I read last week that there was a lot of concern about plagiarism that followed the first few Coursera online courses. The report was that students who were assessing other students work noticed wholesale copying of sections of their own work or sections from published work such as Wikipedia.
The problem with all of this is that it reflects the culture that we have all grown up in in respect of education being about academic success in terms of grades and exam passes. I know because I have been guilty of plagiarism myself! When I look back at the essays that I had to do for my A Level History course for example I remember that I would look through the textbooks and take the relevant passages and then write them out piecemeal without any attribution or maybe (if I was feeling really creative) rewrite the words with essentially the same meaning.
I remember a number of times when my teachers said that they found it difficult to find out exactly what I thought. The reason for this was patently obvious…. there was nothing in my text that reflected what I thought and the real me… the me that is made up of the sum total of my experiences, my feelings, my opinions, my attitudes toward the world… was nowhere to be seen.
In writing the posts in this blog I have occasionally taken sections from other people’s writing because I feel that they are significant and add to the message that I am trying to communicate. I always try to attribute the quotes and put them in speech marks. Which is why I was a bit concerned the other day when I received an e-mail from a source I used for one of my recent posts which asked me to give attribution to the original source of the information that formed the basis of the post. I had mentioned the website in the title and also in the text. I used their infographic but made sure that there was a link to the original article where the infographic appeared. In my opinion I could not have made greater attribution than this. I feel that I was pointing out to all who cared to read the post that I was not the originator of the material but was trying to report upon it and comment on its usefulness.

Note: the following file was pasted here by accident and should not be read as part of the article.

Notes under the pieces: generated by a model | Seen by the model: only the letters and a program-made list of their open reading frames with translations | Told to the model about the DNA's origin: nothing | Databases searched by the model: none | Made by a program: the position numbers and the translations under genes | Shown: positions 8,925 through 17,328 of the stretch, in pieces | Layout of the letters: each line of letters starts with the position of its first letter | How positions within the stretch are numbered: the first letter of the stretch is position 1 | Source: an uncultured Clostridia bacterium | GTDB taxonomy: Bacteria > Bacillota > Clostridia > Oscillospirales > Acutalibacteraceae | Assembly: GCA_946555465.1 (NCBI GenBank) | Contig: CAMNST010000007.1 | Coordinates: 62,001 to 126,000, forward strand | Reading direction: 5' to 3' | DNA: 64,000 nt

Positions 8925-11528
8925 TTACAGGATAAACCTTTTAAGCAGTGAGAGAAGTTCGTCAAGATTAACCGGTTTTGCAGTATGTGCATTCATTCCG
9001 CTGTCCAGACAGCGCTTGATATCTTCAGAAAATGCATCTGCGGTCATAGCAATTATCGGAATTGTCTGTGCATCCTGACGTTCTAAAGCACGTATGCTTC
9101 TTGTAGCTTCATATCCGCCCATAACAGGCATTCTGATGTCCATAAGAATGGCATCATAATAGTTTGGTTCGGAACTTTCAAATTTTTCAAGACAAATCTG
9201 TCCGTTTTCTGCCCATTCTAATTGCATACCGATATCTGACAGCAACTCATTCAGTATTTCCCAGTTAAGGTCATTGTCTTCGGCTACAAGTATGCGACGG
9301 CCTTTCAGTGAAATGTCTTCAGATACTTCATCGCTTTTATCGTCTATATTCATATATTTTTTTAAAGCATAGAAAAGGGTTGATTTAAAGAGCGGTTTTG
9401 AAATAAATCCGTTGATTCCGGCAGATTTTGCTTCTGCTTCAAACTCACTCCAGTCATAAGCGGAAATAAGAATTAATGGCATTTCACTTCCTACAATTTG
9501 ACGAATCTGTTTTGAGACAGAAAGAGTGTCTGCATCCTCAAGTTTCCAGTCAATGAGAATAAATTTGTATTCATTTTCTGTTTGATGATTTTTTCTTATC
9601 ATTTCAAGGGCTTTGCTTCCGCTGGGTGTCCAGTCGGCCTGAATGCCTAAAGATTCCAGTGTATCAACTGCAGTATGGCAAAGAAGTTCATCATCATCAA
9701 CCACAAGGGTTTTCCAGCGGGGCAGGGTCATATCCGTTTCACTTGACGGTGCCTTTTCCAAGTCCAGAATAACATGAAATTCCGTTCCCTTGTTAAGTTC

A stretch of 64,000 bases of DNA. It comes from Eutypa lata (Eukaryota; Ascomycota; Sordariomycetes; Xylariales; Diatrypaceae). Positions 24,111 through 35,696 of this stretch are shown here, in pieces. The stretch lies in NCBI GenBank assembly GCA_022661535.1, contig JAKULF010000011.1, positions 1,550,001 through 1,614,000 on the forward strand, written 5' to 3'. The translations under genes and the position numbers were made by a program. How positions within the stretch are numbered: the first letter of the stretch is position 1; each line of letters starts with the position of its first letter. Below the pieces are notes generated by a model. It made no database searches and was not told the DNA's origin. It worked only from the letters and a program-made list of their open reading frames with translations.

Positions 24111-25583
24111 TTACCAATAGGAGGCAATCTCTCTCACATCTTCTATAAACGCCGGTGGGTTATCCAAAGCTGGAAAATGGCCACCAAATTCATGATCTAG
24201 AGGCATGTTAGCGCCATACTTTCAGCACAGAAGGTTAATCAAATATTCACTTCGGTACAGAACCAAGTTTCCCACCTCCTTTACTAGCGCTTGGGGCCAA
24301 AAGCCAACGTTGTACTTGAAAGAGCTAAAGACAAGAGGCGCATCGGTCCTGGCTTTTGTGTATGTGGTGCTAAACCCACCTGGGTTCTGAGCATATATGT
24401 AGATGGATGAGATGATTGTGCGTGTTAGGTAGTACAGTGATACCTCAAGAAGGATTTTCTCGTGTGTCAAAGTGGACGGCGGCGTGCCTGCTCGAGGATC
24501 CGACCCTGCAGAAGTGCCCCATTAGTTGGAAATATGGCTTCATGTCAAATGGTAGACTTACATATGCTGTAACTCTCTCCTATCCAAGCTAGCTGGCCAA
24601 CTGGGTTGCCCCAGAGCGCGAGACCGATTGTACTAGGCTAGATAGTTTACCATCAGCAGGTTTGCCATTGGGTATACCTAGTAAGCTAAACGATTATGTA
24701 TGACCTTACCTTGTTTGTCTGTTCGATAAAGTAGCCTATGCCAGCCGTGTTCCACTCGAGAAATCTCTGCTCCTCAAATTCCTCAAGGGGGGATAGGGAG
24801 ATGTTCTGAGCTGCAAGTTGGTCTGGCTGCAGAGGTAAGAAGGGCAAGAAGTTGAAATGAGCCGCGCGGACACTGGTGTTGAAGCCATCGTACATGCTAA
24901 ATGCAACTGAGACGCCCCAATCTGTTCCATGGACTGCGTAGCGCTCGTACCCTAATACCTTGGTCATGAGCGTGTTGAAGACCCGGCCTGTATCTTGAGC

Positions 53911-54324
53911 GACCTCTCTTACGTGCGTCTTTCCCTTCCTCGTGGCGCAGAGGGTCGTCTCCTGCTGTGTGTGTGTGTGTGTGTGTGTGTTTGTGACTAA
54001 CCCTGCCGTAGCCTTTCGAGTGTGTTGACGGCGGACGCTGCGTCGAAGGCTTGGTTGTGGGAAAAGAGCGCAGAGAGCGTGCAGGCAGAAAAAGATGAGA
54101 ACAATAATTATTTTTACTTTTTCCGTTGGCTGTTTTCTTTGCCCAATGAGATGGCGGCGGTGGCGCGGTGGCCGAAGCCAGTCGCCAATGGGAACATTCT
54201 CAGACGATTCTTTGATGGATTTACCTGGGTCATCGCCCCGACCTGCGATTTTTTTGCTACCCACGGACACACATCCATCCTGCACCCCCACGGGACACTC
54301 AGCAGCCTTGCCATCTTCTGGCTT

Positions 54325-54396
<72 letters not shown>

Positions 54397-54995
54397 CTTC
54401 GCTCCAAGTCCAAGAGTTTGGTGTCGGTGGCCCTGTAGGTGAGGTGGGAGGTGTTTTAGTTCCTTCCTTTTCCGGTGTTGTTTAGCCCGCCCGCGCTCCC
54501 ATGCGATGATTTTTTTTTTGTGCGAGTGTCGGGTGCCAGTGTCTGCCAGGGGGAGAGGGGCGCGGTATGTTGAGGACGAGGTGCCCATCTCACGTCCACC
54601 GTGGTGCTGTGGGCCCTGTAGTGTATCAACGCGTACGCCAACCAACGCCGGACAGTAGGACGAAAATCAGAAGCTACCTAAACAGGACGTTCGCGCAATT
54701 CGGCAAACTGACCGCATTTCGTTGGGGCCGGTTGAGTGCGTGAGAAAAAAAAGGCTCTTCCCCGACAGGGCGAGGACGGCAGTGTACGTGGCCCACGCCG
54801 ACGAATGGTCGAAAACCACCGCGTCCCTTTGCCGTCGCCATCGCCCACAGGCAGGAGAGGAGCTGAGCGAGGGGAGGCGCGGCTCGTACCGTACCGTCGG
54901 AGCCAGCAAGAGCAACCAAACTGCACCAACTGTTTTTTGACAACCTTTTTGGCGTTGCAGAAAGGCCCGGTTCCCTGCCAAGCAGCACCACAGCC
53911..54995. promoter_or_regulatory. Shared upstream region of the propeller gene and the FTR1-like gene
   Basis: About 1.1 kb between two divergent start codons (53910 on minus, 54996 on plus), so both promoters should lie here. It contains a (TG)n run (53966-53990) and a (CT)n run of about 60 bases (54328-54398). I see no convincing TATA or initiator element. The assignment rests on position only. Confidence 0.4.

I am only too aware of how plagiarism can be seen as intellectual theft but feel that the biggest loss is that it holds students (and indeed the adults that they will become) from developing their own voice. It is their distinctive voice that readers want to see and hear… they can read a Wikipedia article on any subject whenever they want…. the importance is what do they want to say? What do they want to communicate? What is their opinion on the subject that they are writing?
I have had to make a journey in understanding the importance of originality in communication. I hope that my fellow lifelong students will take the same journey and realise that it is not about getting something done but about getting your distinctive voice heard. Only when you speak as yourself will you truly get a response from your audience. It may be hatred, derision, concern, disagreement but it is often approbation, agreement and allows you to influence the debate.
Those who know me and the way I think and talk will recognise these words as entirely my own (for good or for bad) and as such, this has been a successful post from my point of view….. no speech marks or attributions were required!